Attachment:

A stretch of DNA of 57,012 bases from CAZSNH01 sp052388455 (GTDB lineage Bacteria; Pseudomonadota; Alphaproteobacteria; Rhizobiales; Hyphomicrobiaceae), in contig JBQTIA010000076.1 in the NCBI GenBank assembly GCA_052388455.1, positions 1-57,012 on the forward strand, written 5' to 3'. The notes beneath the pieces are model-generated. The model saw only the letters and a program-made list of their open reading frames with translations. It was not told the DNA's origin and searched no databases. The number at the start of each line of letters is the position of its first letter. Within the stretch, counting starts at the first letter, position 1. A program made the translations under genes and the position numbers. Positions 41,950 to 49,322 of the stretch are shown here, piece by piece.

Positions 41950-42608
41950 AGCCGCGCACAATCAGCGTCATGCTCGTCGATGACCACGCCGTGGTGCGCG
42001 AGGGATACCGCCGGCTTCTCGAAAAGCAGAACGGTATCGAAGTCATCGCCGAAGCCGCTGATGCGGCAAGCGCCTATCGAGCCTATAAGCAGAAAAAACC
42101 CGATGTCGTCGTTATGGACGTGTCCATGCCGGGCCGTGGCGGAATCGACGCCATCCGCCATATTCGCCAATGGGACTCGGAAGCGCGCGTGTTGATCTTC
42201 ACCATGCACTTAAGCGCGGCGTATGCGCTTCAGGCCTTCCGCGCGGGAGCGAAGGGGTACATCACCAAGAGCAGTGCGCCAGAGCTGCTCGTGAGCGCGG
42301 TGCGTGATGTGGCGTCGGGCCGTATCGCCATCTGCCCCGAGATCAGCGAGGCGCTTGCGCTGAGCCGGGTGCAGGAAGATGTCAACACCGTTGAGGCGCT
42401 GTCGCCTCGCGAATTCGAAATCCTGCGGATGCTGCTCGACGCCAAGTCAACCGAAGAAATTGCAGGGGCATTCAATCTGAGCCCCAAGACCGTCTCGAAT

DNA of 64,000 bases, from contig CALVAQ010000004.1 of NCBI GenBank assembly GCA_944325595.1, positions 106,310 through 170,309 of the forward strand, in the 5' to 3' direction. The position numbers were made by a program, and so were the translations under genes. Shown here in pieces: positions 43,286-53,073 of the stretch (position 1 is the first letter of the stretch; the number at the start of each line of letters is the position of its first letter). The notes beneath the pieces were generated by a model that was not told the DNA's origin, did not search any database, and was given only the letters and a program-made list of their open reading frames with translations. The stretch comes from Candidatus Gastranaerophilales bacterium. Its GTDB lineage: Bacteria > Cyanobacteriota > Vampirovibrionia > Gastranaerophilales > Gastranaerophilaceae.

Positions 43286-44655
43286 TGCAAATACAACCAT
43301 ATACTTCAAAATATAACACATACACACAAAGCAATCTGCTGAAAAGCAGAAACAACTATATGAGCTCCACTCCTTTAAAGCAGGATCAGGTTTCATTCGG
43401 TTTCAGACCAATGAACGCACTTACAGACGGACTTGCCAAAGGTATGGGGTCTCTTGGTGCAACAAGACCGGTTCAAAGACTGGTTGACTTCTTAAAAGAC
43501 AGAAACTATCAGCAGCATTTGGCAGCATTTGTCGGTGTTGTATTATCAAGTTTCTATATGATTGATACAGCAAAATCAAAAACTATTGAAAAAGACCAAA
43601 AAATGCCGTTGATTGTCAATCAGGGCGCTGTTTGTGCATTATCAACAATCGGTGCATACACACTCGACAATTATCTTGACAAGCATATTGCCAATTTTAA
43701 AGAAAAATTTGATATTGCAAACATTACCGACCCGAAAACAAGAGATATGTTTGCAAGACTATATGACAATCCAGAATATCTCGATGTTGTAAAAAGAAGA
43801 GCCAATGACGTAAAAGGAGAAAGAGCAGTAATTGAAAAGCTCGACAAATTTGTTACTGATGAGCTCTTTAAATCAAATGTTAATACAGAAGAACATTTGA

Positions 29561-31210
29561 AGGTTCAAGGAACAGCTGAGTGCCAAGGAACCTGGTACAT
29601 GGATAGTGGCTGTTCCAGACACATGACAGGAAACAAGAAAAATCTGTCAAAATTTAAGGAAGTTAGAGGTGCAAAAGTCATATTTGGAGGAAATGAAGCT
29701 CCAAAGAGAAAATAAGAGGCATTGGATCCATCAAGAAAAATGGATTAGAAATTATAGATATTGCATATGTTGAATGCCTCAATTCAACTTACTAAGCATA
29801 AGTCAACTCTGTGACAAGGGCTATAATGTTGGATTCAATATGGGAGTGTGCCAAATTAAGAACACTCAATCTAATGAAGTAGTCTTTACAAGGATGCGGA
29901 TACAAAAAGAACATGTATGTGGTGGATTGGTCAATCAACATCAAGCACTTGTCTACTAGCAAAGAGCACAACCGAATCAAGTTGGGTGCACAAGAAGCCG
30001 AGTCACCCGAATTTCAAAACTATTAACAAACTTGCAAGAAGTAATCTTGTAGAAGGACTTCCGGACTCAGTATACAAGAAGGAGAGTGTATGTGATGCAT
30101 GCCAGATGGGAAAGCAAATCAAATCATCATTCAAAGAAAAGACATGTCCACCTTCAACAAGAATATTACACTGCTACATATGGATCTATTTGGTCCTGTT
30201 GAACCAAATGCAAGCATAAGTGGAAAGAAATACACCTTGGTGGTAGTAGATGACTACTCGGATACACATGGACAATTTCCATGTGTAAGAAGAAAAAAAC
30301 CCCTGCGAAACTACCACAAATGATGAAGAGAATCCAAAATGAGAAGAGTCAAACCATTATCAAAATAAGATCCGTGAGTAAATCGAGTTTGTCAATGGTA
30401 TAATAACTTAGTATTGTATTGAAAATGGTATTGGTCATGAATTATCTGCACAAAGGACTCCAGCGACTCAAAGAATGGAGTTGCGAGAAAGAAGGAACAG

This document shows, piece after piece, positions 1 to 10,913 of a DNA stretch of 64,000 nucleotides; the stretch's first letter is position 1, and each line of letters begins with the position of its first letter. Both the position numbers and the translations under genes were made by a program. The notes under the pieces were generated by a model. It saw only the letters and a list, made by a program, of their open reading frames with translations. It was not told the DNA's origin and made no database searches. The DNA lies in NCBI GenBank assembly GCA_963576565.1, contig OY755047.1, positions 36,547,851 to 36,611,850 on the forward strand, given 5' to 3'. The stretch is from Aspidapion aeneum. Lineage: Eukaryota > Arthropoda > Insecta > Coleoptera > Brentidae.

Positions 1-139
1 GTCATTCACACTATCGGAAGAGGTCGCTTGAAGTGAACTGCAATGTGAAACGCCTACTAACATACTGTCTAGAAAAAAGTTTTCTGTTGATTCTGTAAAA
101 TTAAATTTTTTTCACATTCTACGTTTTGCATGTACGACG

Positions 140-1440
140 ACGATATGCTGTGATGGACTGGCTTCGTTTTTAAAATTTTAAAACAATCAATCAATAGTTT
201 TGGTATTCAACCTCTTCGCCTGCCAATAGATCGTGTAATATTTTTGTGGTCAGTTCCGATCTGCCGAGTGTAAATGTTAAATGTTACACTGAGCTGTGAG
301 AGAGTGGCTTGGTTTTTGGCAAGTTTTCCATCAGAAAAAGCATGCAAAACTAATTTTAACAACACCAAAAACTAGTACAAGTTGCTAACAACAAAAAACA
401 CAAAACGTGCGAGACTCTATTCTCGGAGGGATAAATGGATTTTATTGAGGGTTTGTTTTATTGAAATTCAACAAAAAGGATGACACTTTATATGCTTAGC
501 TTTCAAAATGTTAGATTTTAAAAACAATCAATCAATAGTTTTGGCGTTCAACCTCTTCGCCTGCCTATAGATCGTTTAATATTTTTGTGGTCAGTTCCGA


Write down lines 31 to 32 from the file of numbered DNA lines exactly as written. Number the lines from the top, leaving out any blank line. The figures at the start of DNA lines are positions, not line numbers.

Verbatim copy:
1 GTCATTCACACTATCGGAAGAGGTCGCTTGAAGTGAACTGCAATGTGAAACGCCTACTAACATACTGTCTAGAAAAAAGTTTTCTGTTGATTCTGTAAAA
101 TTAAATTTTTTTCACATTCTACGTTTTGCATGTACGACG